Cornish Jackdaw Project

Corvids (crows, rooks, jackdaws, jays and magpies) have brains of a similar size to chimpanzees (relative to the size of their bodies) and are famed for their sophisticated cognitive abilities. However, as almost all research has been conducted in captivity, we have little idea of the factors that favoured the evolution of corvid cognition in nature. Studies of corvids in their natural environment are essential to allow us to better understand cognitive evolution in the animal kingdom.

jackdaws 300x183 Cornish Jackdaw Project

The Cornish Jackdaw Project [Twitter], established in 2012, is a dedicated, long-term field site for the study of corvid behaviour and cognition, using jackdaws. Jackdaws are highly sociable, inquisitive corvids, making them ideal subjects for cognitive research. They also have the practical advantage over other corvid species that they will take to nest boxes, so they can be easily monitored and fitted with colour-rings to allow identification of individuals. The Cornish Jackdaw Project incorporates over 100 nest boxes across three different colonies, with more than 1800 individually recognisable, colour-ringed and PIT-tagged jackdaws. This unique system allows us to use experiments, observations and automated tracking of individuals to examine the cognitive challenges of life in jackdaw societies.

Between 2010 and 2014 we also worked at the Cambridge Jackdaw Project, a large field site based in Madingley, near Cambridge

This project is funded by:

BES Cornish Jackdaw Projectbbsrc Cornish Jackdaw Project



  • New paper with UWA collaborators in Nature: Cognitive performance is linked to group size and affects fitness in Australian magpies.

    New HFSP grant: Collective behaviour and information transmission in heterogeneous societies. Collaborating with Nick Ouellette (Stanford) and Richard Vaughan (SFU)


    Cooperative breeding doesn’t make you smarter. New paper open access in Journal of Zoology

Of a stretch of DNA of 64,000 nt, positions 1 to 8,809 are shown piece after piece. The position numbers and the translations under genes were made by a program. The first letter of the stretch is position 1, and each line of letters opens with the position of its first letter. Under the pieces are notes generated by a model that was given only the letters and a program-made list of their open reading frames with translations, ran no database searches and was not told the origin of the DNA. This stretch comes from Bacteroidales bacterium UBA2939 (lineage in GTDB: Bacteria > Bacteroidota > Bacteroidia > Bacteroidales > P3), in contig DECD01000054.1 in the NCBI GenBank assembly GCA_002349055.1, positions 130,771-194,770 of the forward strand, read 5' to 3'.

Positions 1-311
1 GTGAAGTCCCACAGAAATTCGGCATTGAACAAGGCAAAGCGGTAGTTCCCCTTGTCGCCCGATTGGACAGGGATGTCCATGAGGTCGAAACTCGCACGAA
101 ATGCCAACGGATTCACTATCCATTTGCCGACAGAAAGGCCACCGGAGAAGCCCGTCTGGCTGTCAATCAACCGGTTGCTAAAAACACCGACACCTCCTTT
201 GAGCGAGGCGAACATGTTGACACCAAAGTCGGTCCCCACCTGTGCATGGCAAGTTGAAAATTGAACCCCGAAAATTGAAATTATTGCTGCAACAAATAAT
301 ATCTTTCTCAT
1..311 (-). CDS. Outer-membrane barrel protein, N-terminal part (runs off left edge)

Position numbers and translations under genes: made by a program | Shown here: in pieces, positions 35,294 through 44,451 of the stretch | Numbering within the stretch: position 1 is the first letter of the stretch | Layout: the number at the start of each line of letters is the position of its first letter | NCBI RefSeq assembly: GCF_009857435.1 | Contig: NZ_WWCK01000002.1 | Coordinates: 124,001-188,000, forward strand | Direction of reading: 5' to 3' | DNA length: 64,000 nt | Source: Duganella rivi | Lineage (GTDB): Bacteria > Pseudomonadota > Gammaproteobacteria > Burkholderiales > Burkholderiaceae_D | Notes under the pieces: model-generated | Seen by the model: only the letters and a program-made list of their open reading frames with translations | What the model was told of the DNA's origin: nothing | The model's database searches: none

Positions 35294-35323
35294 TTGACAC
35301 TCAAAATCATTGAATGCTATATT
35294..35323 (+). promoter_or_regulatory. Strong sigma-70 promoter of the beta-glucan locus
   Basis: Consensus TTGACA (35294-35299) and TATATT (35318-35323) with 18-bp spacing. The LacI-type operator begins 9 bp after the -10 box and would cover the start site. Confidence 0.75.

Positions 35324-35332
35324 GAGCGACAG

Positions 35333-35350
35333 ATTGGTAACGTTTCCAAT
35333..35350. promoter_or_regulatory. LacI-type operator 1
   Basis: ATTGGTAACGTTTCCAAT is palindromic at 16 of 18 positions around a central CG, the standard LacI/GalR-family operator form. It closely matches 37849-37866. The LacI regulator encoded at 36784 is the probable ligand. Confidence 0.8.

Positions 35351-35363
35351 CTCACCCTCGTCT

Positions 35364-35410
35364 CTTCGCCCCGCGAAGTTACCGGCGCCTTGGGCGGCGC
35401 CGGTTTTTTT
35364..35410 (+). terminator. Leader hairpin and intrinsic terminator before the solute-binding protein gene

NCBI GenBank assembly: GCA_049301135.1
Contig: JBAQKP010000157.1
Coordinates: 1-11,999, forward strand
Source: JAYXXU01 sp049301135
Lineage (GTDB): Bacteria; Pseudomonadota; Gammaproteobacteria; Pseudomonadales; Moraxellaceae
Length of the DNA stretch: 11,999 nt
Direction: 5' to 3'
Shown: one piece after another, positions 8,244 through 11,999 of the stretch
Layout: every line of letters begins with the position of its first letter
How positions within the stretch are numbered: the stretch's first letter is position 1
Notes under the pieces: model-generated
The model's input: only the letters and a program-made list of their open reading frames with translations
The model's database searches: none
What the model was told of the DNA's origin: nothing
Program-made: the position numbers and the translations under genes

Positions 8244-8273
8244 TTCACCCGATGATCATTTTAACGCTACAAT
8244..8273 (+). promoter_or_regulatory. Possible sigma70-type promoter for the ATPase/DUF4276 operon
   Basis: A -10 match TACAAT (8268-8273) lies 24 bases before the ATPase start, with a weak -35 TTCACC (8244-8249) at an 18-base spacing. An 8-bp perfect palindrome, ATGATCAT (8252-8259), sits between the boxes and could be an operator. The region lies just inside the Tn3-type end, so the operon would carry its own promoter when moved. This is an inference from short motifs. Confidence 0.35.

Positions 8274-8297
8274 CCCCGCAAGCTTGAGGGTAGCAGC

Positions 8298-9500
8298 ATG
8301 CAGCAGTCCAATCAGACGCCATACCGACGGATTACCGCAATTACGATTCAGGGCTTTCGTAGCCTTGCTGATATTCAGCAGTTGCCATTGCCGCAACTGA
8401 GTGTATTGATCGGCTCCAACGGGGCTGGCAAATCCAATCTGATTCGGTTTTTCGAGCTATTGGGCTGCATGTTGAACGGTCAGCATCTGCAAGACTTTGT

New TREE paper: The evolution of individual and cultural variation in social learning

    New paper on human cumulative culture in Scientific Reports


    Jackdaws recognise human faces! Gabrielle’s new paper is out. See coverage on ITV and BBC


    New ESRC grant! Cognitive Requirements of Cumulative Culture: Expts with Typically Developing and Autistic People. Collaborating with Christine Caldwell & Francesca Happé

    New paper with Oxford collaborators in Nature: cultural conformity in great tits

    Enormous congratulations to Gabrielle who passed her PhD viva. Well done Dr Davidson!

    Comparative cognition can help conservation: read Alison’s new paper in TREE












    Coverage of Gabrielle’s Biology Letters paper in the press and on YouTube












    Gabrielle has a new paper accepted in Biology Letters! 


    Gabrielle’s gaze sensitivity review is out!













    Took part in our survey about corvids in your garden? Click here to see preliminary results.

    New publications: 

    - Comparative cognition for conservationists. Trends Ecol. Evol.

    - Towards wild psychometrics. Behav. Ecol.

    - How and why are some animals so smart?. Behav. Ecol.

    - Jackdaw nestlings can discriminate between conspecific calls but do not beg specifically to their parents. Behav. Ecol.

    – Salient eyes deter conspecific nest intruders in wild jackdaws (Corvus monedula). Biol. Lett.

    – Gaze sensitivity: function and mechanisms from sensory and cognitive perspectives. Anim. Behav.

    – Heterogeneous structure in mixed-species corvid flocks in flight. Anim. Behav.

    Animal Minds: Phil. Trans. issueAnimal Minds e1345931827281 Cornish Jackdaw Project

    -Identification of learning mechanisms in a wild meerkat population. PloS ONE

    – Innovative problem-solving in wild meerkats. Anim. Behav.

    – How do banded mongooses locate and select anvils for cracking encased food items? Behav. Proc.

    – Teaching can teach us a lot. Anim. Behav.

    – Cooperation and punishment in nature. TREE